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Harper [DVD] [1966] [Region 1] [US Import] [NTSC]

Paul Newman , Lauren Bacall , Jack Smight    DVD
4.2 out of 5 stars  See all reviews (10 customer reviews)
Price: 2.84
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Region 1 encoding (requires a North American or multi-region DVD player and NTSC compatible TV. More about DVD formats.)

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Frequently Bought Together

Harper [DVD] [1966] [Region 1] [US Import] [NTSC] + The Drowning Pool [1975] + Cool Hand Luke (Deluxe Edition) [DVD] [1967]
Price For All Three: 14.58

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Product details

  • Actors: Paul Newman, Lauren Bacall, Julie Harris, Arthur Hill, Janet Leigh
  • Directors: Jack Smight
  • Writers: Ross Macdonald, William Goldman
  • Producers: Elliott Kastner, Jerry Gershwin
  • Format: Closed-captioned, Colour, DVD-Video, Subtitled, Widescreen, NTSC
  • Language: English
  • Subtitles: English, Spanish, French
  • Region: Region 1 (US and Canada DVD formats.)
  • Aspect Ratio: 16:9 - 2.35:1
  • Number of discs: 1
  • Classification: Unrated (US MPAA rating. See details.)
  • Studio: Warner Home Video
  • DVD Release Date: 14 Nov 2006
  • Run Time: 121 minutes
  • Average Customer Review: 4.2 out of 5 stars  See all reviews (10 customer reviews)
  • ASIN: B000HWZ4D4
  • Amazon Bestsellers Rank: 46,741 in DVD & Blu-ray (See Top 100 in DVD & Blu-ray)

Customer Reviews

4.2 out of 5 stars
4.2 out of 5 stars
Most Helpful Customer Reviews
15 of 16 people found the following review helpful
4.0 out of 5 stars Paul Newman Doing What He Did Best 14 Aug 2001
Format:VHS Tape|Verified Purchase
The music, the cars, and the size of Pamela Tiffin's bikini (not to mention her hair) are the big giveaways that this is a Sixties flick - but one without the usual camera trickery of the era. Instead, director Jack Smight goes for a straighforward private eye approach, although the colour and California sunshine rule out the look of a latter day film noir. Paul Newman is the title character, a seedy and cynical private eye investigating the disappearance of a singularly unloved millionaire. That Harper is seedy is amply illustrated under the opening credits. His cynicism is repeatedly demonstrated in William Goldman's terse and cutting dialogue, which Newman clearly enjoys delivering. The plot frequently takes a back seat to the parade of offbeat characters portrayed by a cast of equally offbeat co-stars. Their performances range from very good (Lauren Bacall, Arthur Hill) down to barely adequate (Robert Wagner, the aforementioned Ms Tiffin) with one (Janet Leigh) seeming to have wandered in from another film altogether. But the film belongs to Newman, clearly in his prime and in the midst of a remarkable run of films with titles beginning with "H" (Hud, The Hustler, Hombre). If some elements of the film have dated, Newman's performance has not. A terrific film for anyone who enjoys Newman, private eyes, or just good solid movie-making.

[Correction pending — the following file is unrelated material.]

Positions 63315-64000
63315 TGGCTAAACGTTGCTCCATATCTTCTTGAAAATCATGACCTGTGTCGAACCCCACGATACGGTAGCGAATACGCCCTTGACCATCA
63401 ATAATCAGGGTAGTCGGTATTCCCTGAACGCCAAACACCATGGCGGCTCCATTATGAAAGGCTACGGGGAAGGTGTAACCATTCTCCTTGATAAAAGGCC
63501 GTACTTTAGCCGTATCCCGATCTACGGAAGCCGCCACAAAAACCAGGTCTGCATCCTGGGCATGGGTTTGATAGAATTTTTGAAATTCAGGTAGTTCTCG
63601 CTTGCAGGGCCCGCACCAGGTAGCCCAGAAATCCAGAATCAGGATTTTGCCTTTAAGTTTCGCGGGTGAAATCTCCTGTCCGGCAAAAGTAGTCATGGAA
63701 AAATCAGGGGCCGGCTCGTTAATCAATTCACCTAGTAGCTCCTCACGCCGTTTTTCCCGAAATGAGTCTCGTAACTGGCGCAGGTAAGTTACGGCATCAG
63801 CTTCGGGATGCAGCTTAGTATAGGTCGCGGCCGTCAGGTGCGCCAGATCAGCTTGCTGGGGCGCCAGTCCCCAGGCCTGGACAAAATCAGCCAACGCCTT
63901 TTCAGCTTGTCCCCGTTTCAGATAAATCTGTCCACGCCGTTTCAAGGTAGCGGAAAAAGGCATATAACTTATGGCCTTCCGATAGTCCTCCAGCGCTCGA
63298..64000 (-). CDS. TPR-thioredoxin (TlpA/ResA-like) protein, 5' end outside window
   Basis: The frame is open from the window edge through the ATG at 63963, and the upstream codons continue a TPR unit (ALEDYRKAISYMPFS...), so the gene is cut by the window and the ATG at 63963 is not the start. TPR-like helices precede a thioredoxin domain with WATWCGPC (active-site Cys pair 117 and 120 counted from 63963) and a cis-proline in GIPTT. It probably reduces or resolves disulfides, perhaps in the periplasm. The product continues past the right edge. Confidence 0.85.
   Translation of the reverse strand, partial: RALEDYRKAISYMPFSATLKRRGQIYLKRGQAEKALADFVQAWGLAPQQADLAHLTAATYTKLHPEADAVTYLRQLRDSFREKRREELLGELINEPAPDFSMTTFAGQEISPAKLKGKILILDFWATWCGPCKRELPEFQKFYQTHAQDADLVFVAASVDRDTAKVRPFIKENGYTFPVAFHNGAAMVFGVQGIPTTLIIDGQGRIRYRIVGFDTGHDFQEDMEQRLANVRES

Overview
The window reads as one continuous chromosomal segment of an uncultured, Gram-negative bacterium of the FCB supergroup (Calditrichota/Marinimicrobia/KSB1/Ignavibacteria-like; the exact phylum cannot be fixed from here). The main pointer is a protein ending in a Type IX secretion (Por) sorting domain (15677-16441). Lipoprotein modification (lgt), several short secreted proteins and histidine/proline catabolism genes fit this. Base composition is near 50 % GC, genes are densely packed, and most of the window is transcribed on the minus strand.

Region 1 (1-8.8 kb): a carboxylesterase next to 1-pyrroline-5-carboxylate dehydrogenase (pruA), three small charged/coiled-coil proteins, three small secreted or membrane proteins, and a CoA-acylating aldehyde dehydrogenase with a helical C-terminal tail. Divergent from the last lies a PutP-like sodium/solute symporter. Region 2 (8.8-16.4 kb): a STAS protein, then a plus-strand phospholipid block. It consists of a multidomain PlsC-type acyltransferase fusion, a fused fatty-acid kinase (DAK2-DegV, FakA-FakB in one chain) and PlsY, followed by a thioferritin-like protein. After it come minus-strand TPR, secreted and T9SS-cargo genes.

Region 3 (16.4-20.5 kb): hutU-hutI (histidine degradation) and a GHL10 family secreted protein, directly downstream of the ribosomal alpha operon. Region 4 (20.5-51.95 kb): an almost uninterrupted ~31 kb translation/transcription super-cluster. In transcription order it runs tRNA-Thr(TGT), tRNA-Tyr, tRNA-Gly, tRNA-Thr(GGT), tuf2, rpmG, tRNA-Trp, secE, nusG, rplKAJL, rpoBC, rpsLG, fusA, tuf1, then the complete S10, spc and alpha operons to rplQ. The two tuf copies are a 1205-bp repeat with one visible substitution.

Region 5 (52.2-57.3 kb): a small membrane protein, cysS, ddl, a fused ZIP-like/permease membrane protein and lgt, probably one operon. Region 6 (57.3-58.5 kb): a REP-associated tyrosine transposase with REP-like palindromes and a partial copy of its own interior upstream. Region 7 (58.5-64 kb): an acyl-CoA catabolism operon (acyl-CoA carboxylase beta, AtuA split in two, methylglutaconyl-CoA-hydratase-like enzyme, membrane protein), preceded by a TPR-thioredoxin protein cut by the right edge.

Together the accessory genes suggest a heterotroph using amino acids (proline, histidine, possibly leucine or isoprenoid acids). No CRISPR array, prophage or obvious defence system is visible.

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2 of 2 people found the following review helpful
By Trevor Willsmer HALL OF FAME TOP 100 REVIEWER
With its light tone and California stereotypes, Harper is an engaging attempt to update the Raymond Chandler private eye aesthetic to the 60s. Even the casting puts a spin on its illustrious predecessors, with The Big Sleep's Lauren Bacall playing the Colonel Sternwood-like invalid who sets the plot in motion by hiring Paul Newman's Lew Harper to discover the whereabouts of a missing person no-one's that bothered about or particularly wants back - or, as one character puts it, "hired by a bitch to find scum." Along the way, Harper rubs shoulders with some very nasty people, some with dreams and delusions of their own, others just losers or sadists, screwing things up on a regular basis and constantly getting saved by bad guys in a case that is distinctly lacking in good guys. It ends up with two guys out for an evening spin discussing the events of the day, but not before more than a few dead bodies, crimes and scams have been exposed, with our hero often fending off bullets and blows with nothing more than wisecracks and cynicism.